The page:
It seems like every week or so, some blog or music website comes up with a new way to show a band playing another song, whether that’s in the street or in the back of a car or simply on a stage. Maybe it’s a new concept, like a band covering a tune by an unexpected artist, or a technological conceit, as when the performance is recorded in some strange, old medium. For the last year or so, one of my favorite series on the Internet has been Shaking Through, a collaboration between Philadelphia radio station WXPN and a nonprofit in the city called Weathervane Music.
Led by the remarkable producer and musician Brian McTear, Shaking Through treats every band they feature and every song those bands make like a cross between sanctuaries and stories. For McTear and his crew, this music and the chance to make it seems sacred, each three or four minutes of audio a new chance to put something perfect and daring into the world. It makes sense, then, that Shaking Through releases some of the best takes ever by some of the bands it brings into the studio. For evidence, see their crippling version of Sharon Van Etten‘s “Love More,” released last year.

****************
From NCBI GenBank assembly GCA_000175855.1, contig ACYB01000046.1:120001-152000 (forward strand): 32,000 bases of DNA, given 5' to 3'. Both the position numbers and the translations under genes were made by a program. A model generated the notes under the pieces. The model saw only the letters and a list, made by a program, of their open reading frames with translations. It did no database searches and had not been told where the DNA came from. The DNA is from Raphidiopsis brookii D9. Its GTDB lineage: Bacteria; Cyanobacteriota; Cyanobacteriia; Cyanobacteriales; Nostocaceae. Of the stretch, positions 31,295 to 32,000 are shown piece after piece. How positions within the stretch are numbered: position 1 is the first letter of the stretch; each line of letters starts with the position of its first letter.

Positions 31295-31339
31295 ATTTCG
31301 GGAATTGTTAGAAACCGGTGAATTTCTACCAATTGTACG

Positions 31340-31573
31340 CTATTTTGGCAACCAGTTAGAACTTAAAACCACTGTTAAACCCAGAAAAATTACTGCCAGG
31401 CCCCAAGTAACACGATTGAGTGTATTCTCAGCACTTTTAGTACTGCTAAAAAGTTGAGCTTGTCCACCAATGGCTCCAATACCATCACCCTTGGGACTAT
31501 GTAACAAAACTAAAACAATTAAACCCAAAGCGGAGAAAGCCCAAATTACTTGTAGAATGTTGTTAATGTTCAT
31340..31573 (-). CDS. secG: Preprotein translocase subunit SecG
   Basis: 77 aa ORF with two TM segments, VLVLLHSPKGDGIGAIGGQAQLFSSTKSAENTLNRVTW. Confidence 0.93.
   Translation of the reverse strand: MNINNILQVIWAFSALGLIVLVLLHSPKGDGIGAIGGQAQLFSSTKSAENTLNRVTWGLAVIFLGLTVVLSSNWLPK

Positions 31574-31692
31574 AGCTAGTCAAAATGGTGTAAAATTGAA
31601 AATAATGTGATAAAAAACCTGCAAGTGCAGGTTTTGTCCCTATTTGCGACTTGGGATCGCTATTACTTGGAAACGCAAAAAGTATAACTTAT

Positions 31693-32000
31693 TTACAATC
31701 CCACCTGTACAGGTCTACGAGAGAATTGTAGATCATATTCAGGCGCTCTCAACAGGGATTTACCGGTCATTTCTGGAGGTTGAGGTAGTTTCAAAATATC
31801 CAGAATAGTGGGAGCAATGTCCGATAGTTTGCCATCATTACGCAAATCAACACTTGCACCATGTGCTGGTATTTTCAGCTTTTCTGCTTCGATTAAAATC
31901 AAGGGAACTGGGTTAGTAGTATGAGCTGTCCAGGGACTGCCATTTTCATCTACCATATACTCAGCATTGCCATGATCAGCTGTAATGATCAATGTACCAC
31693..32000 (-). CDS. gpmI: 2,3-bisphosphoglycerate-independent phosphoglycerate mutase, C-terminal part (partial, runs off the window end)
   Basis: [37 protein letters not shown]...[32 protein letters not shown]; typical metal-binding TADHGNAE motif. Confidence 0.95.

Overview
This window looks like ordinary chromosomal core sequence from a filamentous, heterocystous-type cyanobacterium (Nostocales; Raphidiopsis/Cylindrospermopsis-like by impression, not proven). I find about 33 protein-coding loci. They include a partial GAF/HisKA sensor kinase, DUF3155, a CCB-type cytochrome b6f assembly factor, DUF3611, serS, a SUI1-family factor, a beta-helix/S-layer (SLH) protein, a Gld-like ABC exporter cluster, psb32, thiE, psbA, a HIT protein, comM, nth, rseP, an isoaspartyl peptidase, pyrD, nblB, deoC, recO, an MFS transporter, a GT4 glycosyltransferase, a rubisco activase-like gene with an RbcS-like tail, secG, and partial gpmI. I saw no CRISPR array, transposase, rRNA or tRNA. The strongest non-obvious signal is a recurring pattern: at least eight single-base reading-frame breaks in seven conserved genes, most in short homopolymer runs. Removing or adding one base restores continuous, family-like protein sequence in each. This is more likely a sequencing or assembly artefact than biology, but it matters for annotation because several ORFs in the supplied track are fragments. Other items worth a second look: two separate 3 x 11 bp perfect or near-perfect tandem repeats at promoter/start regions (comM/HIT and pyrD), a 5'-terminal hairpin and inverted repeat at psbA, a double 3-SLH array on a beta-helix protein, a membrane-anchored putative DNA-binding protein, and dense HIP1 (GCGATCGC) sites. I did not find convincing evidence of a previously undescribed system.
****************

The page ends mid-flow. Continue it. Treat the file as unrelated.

The latest release from Shaking Through is a song called “Heavy Love,” by the Bloomington, Ind., quartet Dreamers of the Ghetto. The song is an arching, epic anthem, delivered by frontman Luke Jones and his wife, Lauren, with a sense of meaning and purpose that suggests the depths and heights of American gospel music. Like Gang Gang Dance coiling around a theme, Bear in Heaven easing into its sound or Spiritualized coming down into an indie rock budget, Dreamers of the Ghetto make music that’s as grounded as it is ground. If you’ve never seen Shaking Through, this is a good entrance, curated by Secretly Canadian head honcho Ben Swanson. Just don’t forget to work backwards, too.
What’s your favorite place to watch music being made on the Internet?